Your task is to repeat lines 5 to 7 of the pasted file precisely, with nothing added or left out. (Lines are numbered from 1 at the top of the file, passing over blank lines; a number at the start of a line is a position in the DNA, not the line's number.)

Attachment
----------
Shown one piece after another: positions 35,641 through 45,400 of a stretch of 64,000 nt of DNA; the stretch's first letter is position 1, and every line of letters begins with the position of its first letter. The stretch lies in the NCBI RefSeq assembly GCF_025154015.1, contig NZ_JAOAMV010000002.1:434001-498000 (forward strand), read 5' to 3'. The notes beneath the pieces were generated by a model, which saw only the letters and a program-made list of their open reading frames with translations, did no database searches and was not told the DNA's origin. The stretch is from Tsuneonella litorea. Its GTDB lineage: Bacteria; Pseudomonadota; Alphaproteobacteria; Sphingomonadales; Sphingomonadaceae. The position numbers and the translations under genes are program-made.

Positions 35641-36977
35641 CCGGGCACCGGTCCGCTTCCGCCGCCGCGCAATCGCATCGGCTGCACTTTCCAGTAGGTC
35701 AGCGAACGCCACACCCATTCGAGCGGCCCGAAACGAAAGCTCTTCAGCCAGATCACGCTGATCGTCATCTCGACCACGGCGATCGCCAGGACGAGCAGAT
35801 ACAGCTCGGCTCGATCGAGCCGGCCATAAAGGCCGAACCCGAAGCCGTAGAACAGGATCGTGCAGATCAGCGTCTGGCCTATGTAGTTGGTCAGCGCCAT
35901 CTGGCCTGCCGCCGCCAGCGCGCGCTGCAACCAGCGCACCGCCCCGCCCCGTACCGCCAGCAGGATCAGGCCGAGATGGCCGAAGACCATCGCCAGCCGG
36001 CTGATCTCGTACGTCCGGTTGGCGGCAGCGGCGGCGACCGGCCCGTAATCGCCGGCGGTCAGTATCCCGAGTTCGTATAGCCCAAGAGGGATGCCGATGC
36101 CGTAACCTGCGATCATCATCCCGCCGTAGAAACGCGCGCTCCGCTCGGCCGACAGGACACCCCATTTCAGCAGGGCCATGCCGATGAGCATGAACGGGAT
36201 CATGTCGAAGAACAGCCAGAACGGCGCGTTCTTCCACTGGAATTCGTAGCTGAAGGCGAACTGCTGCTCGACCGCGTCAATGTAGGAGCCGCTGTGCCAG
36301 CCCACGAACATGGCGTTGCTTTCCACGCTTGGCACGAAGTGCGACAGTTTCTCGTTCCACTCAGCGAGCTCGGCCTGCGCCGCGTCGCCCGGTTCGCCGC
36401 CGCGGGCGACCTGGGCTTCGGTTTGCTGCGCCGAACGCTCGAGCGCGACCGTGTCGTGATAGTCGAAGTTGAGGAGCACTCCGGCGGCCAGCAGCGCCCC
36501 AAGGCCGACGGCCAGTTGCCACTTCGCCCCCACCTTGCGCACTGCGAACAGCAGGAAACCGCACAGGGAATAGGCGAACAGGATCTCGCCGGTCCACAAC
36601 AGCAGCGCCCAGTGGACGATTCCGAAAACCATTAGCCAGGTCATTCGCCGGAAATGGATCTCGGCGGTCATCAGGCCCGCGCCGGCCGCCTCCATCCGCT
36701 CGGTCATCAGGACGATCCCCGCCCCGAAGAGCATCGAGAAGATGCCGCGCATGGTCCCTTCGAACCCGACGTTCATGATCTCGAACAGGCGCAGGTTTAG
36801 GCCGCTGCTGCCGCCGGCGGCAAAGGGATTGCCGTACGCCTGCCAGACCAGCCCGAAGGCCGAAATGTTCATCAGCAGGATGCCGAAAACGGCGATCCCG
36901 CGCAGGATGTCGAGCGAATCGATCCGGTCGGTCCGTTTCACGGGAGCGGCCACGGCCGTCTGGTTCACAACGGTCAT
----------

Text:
35801 ACAGCTCGGCTCGATCGAGCCGGCCATAAAGGCCGAACCCGAAGCCGTAGAACAGGATCGTGCAGATCAGCGTCTGGCCTATGTAGTTGGTCAGCGCCAT
35901 CTGGCCTGCCGCCGCCAGCGCGCGCTGCAACCAGCGCACCGCCCCGCCCCGTACCGCCAGCAGGATCAGGCCGAGATGGCCGAAGACCATCGCCAGCCGG
36001 CTGATCTCGTACGTCCGGTTGGCGGCAGCGGCGGCGACCGGCCCGTAATCGCCGGCGGTCAGTATCCCGAGTTCGTATAGCCCAAGAGGGATGCCGATGC